Staff Publications

Staff Publications

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    'Staff publications' is the digital repository of Wageningen University & Research

    'Staff publications' contains references to publications authored by Wageningen University staff from 1976 onward.

    Publications authored by the staff of the Research Institutes are available from 1995 onwards.

    Full text documents are added when available. The database is updated daily and currently holds about 240,000 items, of which 72,000 in open access.

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Record number 522973
Title Effects of rye inclusion in broilers
Author(s) Schokker, D.; Krimpen, M.M. van; Vastenhouw, S.A.
Department(s) LR - Animal Breeding & Genomics
LR - Animal Nutrition
WIAS
CVI Infection Biology
Publication type Dataset
Publication year 2017
Keyword(s) Gallus gallus - GSE94095 - PRJNA368842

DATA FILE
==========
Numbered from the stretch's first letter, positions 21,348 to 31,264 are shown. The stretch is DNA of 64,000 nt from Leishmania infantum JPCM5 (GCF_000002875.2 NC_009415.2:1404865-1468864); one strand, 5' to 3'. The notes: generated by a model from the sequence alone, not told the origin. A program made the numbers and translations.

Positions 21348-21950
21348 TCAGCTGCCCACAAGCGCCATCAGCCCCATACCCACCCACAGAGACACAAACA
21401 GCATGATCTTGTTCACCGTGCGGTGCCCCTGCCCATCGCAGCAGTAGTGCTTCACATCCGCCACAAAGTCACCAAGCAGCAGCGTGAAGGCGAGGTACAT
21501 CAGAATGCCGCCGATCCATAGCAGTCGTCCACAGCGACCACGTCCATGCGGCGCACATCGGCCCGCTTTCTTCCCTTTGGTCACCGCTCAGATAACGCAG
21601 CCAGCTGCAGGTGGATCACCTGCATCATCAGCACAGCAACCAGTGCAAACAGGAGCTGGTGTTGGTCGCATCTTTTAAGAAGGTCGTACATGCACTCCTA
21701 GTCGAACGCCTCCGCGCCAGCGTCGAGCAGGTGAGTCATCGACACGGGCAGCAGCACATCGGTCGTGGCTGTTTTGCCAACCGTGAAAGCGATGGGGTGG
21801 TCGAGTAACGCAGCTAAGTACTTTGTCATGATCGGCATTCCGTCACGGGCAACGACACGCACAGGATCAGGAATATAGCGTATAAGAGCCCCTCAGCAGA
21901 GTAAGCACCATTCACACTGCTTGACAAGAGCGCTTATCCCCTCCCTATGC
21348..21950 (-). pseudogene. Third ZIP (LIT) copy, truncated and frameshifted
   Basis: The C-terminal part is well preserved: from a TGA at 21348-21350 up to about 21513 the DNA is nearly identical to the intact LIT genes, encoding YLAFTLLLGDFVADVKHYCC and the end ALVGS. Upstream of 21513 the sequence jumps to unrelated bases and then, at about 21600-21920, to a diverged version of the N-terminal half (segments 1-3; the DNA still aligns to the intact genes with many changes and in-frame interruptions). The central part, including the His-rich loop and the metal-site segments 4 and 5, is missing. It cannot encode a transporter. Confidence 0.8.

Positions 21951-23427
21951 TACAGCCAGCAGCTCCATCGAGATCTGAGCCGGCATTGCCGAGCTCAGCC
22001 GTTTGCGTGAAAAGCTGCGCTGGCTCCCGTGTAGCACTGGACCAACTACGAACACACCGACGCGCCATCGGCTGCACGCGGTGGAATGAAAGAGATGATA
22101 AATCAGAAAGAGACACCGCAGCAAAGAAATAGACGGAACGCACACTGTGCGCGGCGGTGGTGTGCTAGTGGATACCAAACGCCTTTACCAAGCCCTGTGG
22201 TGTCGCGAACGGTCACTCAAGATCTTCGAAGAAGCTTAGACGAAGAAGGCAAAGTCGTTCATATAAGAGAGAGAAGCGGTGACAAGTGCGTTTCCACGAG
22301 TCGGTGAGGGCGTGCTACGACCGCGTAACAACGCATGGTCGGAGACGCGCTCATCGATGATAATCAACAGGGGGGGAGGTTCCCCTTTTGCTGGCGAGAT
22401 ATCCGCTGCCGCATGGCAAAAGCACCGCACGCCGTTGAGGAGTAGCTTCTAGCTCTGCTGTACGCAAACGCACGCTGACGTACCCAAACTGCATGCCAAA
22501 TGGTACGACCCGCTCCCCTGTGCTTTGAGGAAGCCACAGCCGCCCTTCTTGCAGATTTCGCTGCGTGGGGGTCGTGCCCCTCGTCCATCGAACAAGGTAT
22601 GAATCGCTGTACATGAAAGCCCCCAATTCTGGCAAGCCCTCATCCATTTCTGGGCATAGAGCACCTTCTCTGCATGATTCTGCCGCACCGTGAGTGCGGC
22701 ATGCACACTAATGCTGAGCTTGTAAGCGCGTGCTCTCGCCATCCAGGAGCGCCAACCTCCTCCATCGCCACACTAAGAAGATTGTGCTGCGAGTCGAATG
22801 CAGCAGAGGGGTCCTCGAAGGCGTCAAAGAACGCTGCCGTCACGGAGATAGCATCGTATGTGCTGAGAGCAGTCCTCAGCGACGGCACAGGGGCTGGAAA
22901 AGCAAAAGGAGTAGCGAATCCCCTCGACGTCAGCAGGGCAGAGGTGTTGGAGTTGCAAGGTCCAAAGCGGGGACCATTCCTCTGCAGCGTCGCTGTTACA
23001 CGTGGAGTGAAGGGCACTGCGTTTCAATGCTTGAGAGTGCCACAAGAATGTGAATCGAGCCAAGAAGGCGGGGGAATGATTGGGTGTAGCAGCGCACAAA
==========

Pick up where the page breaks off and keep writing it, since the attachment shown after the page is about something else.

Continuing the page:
Abstract An experiment was conducted to investigate the effects of dietary inclusion of rye, a model ingredient to increase gut viscosity, between 14 and 28 days of age on immune competence related parameters and performance of broiler. A total number of 960 one-day-old male Ross 308 chicks were weighed and randomly allocated to 24 pens (40 birds per pen), and the birds in every 8 replicate pens were assigned to one of three experimental diets including graded levels, 0%, 5%, and 10% of rye. Tested immune competence related parameters were composition of the intestinal microbiota, genes expression in gut tissue, and gut morphology. The inclusion of 5% or 10% rye in the diet (d14-28) resulted in decreased performance and litter quality, but in increased villus height and crypt depth in the small intestine (jejunum) of the broilers. Relative bursa and spleen weights were not affected by dietary inclusion of rye. In the jejunum, no effects on number and size of goblet cells, and only trends on microbiota composition in the digesta were observed. Dietary inclusion of rye affected expression of genes involved in cell cycle processes of the jejunal enterocyte cells, thereby influencing cell growth, cell differentiation and cell survival, which in turn were consistent with the observed differences in the morphology of the gut wall. In addition, providing rye-rich diets to broilers affected the complement and coagulation pathways, which are parts of the innate immune system. These pathways are involved in eradicating invasive pathogens. Overall, it can be concluded that inclusion of 5% or 10% rye to the grower diet of broilers had limited effects on performance. Ileal gut morphology, microbiota composition of jejunal digesta, and gene expression profiles of jejunal tissue, however, were affected by dietary rye inclusion level, indicating that rye supplementation to broiler diets might affect immune competence of the birds.
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